For four years running now, the annual spring convocation of cycling, the Sea Otter Classic, has enjoyed stellar weather as it draws crowds to the Monterey Peninsula. I’ve visited the event most years since 1997, and I can’t recall such an ongoing stretch of great weather as these last few years. For each of the four days of the event temperatures reached the mid to upper 70s and the skies stretched cloudless, showing the blue of a booby’s feet.
For the first five years I went to the event, I was there strictly to race. Most years, though, I’d find a window in which to wander the expo area. Back then, my wandering would take 30 minutes. If I gave myself an hour, I could see everything—twice. By comparison, even without doing one of the gran fondos on Saturday, I still don’t feel like I saw everyone or everything I had hoped to.
This year, I decided that during those windows in which I didn’t have a dedicated mission, I’d try wander the expo with fresh eyes and see what caught my attention. I’ve been hearing about Scott Montgomery’s (yes he of Cannondale and Scott fame) latest endeavor, called Club Ride. I’ve been noticing an increasing number of riders on the road in what has traditionally been considered mountain bike apparel. My takeaway is that as many people enter cycling many of them struggle to accept the idea of wearing Lycra, but have in some cases at least come around to the idea of technical wear for increased comfort.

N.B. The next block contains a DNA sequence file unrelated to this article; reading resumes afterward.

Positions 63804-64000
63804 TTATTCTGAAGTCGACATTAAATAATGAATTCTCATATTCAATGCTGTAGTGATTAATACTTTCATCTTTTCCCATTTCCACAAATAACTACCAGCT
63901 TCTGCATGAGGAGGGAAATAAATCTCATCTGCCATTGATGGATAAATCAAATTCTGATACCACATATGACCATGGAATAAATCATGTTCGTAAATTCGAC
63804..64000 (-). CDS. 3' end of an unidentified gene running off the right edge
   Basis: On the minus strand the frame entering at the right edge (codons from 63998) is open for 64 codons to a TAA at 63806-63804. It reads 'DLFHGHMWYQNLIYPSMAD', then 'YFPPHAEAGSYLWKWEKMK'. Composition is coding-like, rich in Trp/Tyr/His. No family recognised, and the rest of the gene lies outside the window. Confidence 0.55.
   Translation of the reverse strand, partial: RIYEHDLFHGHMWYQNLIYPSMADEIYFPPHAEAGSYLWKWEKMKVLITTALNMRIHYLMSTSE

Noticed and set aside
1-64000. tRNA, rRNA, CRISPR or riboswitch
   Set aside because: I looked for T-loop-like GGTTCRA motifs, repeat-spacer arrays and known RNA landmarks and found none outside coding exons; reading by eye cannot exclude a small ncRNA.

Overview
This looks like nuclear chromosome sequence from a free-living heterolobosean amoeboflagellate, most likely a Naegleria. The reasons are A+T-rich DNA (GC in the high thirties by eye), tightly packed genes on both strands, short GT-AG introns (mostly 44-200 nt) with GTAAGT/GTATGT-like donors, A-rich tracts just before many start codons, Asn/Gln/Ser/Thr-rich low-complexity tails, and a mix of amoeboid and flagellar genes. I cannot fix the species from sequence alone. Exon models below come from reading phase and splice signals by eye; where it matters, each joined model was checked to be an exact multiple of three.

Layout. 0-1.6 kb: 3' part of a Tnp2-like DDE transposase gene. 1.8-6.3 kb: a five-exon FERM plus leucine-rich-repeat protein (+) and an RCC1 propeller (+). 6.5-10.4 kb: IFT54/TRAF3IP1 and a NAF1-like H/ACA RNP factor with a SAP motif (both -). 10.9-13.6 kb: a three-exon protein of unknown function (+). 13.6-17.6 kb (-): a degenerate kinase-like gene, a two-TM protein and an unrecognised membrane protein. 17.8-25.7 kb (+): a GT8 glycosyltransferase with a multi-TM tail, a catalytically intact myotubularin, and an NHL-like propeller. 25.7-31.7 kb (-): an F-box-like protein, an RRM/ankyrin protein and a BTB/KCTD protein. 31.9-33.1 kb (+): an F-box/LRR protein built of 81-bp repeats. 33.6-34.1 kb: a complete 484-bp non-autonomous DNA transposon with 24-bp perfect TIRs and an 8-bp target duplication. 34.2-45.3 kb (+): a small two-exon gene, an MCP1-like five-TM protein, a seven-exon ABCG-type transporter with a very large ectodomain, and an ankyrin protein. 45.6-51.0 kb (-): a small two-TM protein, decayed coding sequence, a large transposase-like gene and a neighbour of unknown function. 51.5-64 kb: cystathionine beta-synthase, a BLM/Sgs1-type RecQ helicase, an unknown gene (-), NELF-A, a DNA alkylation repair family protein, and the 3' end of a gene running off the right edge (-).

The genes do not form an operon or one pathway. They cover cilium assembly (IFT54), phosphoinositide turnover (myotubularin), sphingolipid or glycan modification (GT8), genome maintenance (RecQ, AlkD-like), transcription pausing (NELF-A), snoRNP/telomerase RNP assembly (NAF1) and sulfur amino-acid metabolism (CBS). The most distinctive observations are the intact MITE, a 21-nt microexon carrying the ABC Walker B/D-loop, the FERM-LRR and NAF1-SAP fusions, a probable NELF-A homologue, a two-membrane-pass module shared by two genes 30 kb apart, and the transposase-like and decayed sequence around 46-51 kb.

Giro’s “New Road” line and Club Ride’s assortment are fresh takes on what technical wear can be. I don’t see myself doing a group ride in this stuff, but I would happily wear it for running errands on my bike and when going for a ride to the park with my son. If the next CicLAvia doesn’t conflict with my schedule (Which genius thought it would be a good idea to plan it for during the LA Times Festival of Books? But I digress.) I’d wear this sort of stuff for the outing.
Challenge has long made great tires, often for other manufacturers. Recently, they began a more concerted push to market their products here in the U.S. With the burgeoning acceptance of riding dirt roads on road bikes, even when ‘cross isn’t in season (Or is ‘cross always in season now?), the 32mm-wide Grifo XS made me lust for roads unpaved. Its stablemate, the 27mm-wide Paris Roubaix, looked like it would be at home on hard pack or the local group ride.